Tina Edmonds – University of Maryland
The way I got into the Southwestern Advantage summer program is very different from the standard individual. I saw an ad in the newspaper one day on campus. I went to an information session, and knew that it was something I wanted to do. Playing field hockey for the University of Maryland, I came across many different types of opposition to participating in the summer program. The biggest one was my coach, being that I was on full scholarship and in the running to be on the U-21 team for the Junior World Cup that summer. That part actually led me to delay my participation in the program until I was finished playing field hockey. After winning two national championships, and earning All-American honors, I was ready to go. Unlike my field hockey endeavors, I chose to not prepare for my first summer, thus I literally met my student manager in sales school and had nothing memorized or prepared. I figured that since I had been a stellar athlete and accomplished everything I had set my mind to up to that point, then this shouldn’t be much different. The exciting thing was that it wasn’t. The not so great thing was that it was the first time in a really long time that I wasn’t good at something.
My first week is something that I’ll never forget. Before even going to sales school, I knew the Southwestern summer program was something I wanted to do for multiple summers. I knew it would help me pay for graduate school, which I was starting in the fall, and I knew I would be associating with the right type of people who would help me achieve my goals. My first week, I was pretty certain my dreams had been completely crushed and I would never be able to pay for school. I had never in my entire life, felt the amount of failure like I did that first week. My roommate that summer happened to be the number one person in the company the year before, so I thought I should be the same. After my first week, it was the first time in my life I was average at something. Yet to be average at something exceptional, still is above average. For me, it didn’t matter—I was still average. So I continued to work just like I did to become great in field hockey. It took until the 3rd week until I started to get the hang of it. Then I went to coach the National Championship for U-18 field hockey for a week, and that was the worst thing I ever did. When I came back, I felt like I had missed so much, and everyone else was doing incredible when I had to get back into it again. Yet, I focused on my effort and eventually was back up to par.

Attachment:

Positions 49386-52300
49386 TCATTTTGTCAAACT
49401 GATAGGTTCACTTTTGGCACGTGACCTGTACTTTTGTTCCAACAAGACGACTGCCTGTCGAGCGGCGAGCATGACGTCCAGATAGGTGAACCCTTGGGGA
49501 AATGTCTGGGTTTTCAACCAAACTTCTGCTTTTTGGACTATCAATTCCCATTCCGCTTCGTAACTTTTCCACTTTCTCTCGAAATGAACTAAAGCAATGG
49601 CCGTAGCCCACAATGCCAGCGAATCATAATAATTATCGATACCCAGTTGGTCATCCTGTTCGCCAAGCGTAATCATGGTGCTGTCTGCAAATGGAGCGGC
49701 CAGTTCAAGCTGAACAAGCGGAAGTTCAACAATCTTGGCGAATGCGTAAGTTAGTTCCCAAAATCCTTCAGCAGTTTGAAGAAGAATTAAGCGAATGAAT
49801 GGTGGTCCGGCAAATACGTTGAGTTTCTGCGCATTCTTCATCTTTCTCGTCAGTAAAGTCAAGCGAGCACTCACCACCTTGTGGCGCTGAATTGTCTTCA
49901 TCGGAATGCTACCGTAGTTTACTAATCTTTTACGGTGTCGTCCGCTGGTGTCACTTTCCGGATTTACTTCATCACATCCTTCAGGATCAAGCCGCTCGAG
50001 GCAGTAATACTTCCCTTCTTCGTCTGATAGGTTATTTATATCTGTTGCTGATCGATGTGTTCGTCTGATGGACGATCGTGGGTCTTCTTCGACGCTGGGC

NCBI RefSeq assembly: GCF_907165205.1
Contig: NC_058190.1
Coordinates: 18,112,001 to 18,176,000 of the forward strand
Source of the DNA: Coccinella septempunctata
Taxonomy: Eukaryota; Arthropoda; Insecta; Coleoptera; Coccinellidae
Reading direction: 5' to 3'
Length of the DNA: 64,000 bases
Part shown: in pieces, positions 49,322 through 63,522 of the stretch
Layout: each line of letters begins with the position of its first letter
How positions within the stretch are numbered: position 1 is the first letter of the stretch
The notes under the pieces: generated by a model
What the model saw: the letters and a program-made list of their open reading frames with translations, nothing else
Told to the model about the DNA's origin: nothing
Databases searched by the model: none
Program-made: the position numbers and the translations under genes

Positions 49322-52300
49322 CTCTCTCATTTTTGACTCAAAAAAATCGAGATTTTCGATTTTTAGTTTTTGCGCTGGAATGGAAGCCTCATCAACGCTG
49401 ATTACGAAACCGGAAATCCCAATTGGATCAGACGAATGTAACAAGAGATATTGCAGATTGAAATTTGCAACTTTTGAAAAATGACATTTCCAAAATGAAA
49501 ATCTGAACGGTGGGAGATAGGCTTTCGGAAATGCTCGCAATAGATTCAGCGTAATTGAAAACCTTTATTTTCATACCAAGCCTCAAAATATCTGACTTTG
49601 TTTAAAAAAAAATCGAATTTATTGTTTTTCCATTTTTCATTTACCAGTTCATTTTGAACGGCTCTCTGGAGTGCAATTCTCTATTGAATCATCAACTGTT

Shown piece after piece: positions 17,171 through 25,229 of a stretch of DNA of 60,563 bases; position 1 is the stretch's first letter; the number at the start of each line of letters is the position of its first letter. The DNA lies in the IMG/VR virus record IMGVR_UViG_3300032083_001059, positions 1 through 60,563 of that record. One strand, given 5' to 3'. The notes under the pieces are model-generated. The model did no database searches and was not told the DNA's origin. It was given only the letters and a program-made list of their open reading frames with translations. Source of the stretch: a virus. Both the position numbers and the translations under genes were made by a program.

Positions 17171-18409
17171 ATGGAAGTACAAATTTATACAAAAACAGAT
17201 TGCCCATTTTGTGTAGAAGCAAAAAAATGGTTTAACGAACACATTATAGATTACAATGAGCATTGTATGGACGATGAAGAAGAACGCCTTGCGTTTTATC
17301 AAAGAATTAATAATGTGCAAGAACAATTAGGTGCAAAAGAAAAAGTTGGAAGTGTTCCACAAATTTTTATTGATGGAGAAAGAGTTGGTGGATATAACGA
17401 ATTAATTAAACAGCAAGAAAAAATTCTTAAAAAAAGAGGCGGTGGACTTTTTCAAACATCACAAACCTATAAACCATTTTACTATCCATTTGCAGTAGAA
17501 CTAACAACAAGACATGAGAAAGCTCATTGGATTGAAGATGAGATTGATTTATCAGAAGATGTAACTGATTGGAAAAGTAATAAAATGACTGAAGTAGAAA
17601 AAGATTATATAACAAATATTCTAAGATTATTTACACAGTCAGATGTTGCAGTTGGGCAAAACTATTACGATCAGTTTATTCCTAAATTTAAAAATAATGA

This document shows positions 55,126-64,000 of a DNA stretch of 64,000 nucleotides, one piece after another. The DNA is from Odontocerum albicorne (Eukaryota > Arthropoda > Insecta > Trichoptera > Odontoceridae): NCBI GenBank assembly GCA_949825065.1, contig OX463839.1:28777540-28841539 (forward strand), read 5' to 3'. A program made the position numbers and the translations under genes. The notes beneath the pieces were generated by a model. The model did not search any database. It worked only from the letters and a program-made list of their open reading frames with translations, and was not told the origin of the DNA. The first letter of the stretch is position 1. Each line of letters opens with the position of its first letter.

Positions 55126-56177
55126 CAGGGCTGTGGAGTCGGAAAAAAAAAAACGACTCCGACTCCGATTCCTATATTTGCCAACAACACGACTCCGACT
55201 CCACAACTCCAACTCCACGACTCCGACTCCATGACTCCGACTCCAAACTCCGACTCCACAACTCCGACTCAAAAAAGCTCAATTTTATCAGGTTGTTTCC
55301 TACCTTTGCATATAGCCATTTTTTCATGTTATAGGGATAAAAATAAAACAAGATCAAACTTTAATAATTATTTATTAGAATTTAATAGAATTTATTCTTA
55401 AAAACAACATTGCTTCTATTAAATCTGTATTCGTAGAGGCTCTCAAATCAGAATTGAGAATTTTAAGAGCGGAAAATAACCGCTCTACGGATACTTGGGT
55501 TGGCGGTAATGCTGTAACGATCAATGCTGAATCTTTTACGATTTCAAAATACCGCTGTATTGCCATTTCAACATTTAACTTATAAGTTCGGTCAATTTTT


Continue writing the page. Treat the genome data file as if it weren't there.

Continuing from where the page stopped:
The biggest turning point of my summer was when I learned how to transition from working hard to working hard with a winning attitude. When practicing field hockey, I could do sprints for an hour and hate every minute of it. I would still do well on the sprints, but I was loathing doing it. In selling, I couldn’t loathe the people I was talking to no matter how I was feeling. I learned how to enjoy the people I was with, and become a student of the game. I also learned how to externalize failure and focus on the task at hand instead of worrying about the future or things I couldn’t control. This part changed my life.
I finished that summer number 40 in the company and able to afford grad school after all. Graduating this spring with my masters in Sports Psychology, I take the same principles I learned and help the athletes I work with improve their mental skills. I came back from my first summer and coached at UMass, where I was playing the best field hockey of my life. I currently have a 3.9 GPA, when in undergrad I struggled to manage a 3.2. I won two national championships, while being a research asst, TA, working two part-time jobs, prepping for GRE’s, and applying to graduate school—and this is the hardest thing I’ve ever done. Prior to my first summer, I turned down a study abroad to England, collegiate coaching jobs, and a free apartment and bartending job in Huntington Beach, CA—and I wouldn’t change a thing. Now, I know for sure that I accomplish everything I set my mind to regardless if it is on or off the field.